Kalina Cook may only be 12, but already she has a decade of dance behind her.
The Excalibur Theatre Arts studio dancer displayed her talent in a several disciplines last weekend at the 39th annual Prince George Dance Festival.
Her favourite number was performed to Nikki Flores’ Pretty Tragedy.
“The song has many layers of emotion so it was a good number for me to be able to express myself,” she said of her lyrical solo dance.
The beautiful music and choreography also included jumps where she displayed her highly toned athletic ability and agile flexibility.
Indeed, adjudicators commented on Kalina’s “expressive face” and noted that she seemed committed to her pieces.
Although she concedes that the pressure goes up when there are judges in the audience, Kalina says she doesn’t suffer from on stage jitters.
“Dance is like breathing, you just go out there and do it. You don’t really have to think about it.”
The straight A Foothills Elementary School student has jazz, tap, ballet, lyrical, contemporary, hip hop and musical theatre dance under her belt. She takes lessons and practices from 3:30 to 6:30 p.m., three days a week in addition to her training for solos, duos, trios and small group performances leading up to performances.
From the time she was just two years old, Kalina has taken dance lessons.
She began dancing in a Family Y toddler program with dance instructor, Tina Sidorov. At age five, she began taking dance lessons at Excalibur. Then she tried out for Troupe and has danced competitively ever since. Kalina is one of the studio’s Sassy 7, a novice group of young dancers who have essentially grown up dancing together and who became best friends.
Kalina’s mother, Rosemary Brbot, who like most dance moms has a busy life that revolves around work, dance practices, recitals and competitions of her young daughter (she also has a daughter Alayna, 17, a competitive skater), spends many hours practicing and at competitions.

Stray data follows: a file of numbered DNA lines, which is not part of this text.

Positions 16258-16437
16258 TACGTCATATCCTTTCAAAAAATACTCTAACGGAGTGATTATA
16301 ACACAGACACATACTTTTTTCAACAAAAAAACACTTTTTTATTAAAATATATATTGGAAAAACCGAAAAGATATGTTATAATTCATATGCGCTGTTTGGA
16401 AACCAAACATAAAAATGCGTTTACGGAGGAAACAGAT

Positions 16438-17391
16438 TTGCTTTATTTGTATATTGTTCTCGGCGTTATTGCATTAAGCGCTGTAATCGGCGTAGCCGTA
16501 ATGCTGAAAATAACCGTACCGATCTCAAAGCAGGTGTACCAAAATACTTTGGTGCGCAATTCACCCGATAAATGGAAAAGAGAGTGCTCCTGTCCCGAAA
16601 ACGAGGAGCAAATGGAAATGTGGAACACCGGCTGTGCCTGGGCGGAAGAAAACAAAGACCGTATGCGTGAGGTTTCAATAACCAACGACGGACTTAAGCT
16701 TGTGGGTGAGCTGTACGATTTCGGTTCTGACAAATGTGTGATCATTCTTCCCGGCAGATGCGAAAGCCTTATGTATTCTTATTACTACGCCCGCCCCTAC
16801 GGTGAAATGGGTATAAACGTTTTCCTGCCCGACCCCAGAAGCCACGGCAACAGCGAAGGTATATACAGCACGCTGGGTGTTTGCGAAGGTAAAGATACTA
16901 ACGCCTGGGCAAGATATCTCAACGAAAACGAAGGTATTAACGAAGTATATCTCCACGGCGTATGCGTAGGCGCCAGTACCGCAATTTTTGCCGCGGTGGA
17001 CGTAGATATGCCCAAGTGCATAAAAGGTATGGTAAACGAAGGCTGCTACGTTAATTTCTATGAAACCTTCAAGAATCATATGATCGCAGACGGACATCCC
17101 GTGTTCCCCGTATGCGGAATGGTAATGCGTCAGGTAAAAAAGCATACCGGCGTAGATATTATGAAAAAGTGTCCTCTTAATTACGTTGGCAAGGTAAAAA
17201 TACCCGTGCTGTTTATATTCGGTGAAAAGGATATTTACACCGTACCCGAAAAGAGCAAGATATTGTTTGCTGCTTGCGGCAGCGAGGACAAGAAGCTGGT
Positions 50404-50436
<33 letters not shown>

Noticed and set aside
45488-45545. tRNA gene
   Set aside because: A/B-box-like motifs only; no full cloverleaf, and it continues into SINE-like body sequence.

“Besides dancing together at Excalibur, the [Sassy 7] girls get together to celebrate their birthdays and they do activities like bowling and swimming together,” says Brbot. “The best thing with being a dancer is that it builds so much self-confidence, teamwork skills and great posture.”
Brbot, an instructor with special needs students at CNC, takes the role of dance mom in stride but she admits “it brings multi-tasking to a whole new level.”
“Dance families are busy but when you see your child performing on stage and you see how much they love it, it’s all worth it,” said Brbot. “We are very lucky at Excalibur to have Solveig Mathers and Jeanne Smallwood who make many of the costumes.”
Time management and teamwork on and off the stage is key, she said.
“When the dance numbers are close together and the girls require quick hair style and costume and make-up changes, it can get hectic. We work well together, Excalibur fosters a great family environment.”
Ultimately though, dancers themselves make it happen.
“Kalina packs her own gear, costumes, snacks and water bottles. At the studio, older dancers mentor younger ones and they help out at competitions with hair and makeup.
Excalibur’s Troupe dancers have just completed three festivals, the first in Quesnel, the second in Fort Saskatchewan, Alberta followed by the Prince George Dance Festival this past weekend. Ballet and Highland exams are on this week, then the dancers will be working towards the year-end recital June 27 at Vanier Hall.